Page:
Why Should Rhode Islanders Have to Receive Wine in MA or CT?
April 12, 2016, Napa, CA – Two bills introduced in Rhode Island promise to remove an archaic provision requiring consumers to visit a winery before receiving a shipment of wine directly from that winery. Of the 43 states and the District of Columbia that allow winery-to-consumer shipments, only Rhode Island and Arkansas include the winery visit penalty. Arizona’s Governor Ducey signed a bill March 31, 2016 which will eliminate this burden for Arizona consumers.
“Rhode Island’s current statute effectively bans winery-to-consumer shipments, and is a money-loser for the state,” said Jeremy Benson, executive director, Free the Grapes! “Why should Rhode Island wine lovers have to visit a winery in order to order wine, or drive to a neighboring, legal state to pick up their wine shipment? It makes no sense, and the state is losing tax revenues on these shipments.”
Senate Bill 2072 and House Bill 7620 are currently in committee. These bills would replace the current statute with language that has proven successful in the majority of U.S. states. The proposed provisions include, among others, that an in-state or out-of-state winery first obtain a shipping license from the state, that it limits shipments to personal use only, that taxes are collected and remitted by wineries to the state, that all boxes are labeled and require an adult signature, and that the licensed winery consents to the jurisdiction of the state.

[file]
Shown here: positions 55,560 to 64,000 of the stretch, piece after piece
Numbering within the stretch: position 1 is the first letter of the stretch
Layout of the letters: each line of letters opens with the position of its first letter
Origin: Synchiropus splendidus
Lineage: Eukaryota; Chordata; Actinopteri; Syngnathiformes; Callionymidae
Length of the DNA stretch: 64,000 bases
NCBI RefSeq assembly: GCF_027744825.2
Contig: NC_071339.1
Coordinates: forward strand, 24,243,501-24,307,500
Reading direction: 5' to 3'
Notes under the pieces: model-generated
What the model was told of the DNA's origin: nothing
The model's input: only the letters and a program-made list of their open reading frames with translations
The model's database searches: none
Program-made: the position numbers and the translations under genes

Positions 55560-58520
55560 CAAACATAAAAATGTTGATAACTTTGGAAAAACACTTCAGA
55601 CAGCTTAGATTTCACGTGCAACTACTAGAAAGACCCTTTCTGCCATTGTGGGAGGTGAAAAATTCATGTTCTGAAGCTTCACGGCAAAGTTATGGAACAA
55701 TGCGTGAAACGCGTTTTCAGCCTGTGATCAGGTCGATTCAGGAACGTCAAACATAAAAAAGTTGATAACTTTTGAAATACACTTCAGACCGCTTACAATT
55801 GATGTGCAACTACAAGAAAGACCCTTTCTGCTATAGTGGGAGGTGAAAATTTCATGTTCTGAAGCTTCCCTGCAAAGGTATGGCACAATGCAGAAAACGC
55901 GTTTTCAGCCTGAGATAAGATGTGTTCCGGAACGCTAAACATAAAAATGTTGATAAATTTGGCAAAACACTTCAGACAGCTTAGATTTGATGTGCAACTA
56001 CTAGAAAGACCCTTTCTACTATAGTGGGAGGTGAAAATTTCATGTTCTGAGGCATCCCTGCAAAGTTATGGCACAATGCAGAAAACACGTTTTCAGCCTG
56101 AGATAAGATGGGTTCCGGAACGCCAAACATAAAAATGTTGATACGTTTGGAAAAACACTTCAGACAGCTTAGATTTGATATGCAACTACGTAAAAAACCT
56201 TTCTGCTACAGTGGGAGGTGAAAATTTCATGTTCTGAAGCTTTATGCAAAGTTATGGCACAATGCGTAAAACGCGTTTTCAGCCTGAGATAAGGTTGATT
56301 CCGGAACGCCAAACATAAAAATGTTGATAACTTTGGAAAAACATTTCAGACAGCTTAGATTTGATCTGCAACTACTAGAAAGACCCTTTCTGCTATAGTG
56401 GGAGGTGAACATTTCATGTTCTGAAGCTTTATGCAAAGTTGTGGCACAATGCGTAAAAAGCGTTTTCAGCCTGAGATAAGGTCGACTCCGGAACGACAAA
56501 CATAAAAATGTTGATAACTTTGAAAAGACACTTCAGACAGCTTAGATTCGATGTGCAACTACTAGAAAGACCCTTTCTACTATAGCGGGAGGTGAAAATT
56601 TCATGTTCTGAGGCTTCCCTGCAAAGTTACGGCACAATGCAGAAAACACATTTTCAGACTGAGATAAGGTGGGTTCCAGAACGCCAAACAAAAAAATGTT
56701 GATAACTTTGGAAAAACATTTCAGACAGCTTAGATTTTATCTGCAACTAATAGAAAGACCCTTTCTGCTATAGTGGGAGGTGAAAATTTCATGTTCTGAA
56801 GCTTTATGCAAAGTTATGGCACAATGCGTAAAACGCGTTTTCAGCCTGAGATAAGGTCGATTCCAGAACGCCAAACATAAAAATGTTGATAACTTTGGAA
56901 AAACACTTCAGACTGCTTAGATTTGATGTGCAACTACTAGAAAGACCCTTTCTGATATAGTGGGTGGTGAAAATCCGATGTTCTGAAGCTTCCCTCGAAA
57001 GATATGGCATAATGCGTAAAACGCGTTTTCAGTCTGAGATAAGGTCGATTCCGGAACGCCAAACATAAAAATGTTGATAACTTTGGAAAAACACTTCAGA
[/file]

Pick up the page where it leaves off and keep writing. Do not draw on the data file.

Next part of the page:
About Free the Grapes!
Founded in 1998, Free the Grapes! is a national movement of consumers, wineries and retailers seeking to expand consumer choice in wine with legal, regulated direct shipments. To receive email updates visit www.freethegrapes.org or www.facebook.com/FreetheGrapes
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Jeremy Benson, executive director, Free the Grapes!, 707.254.1107, email@example.com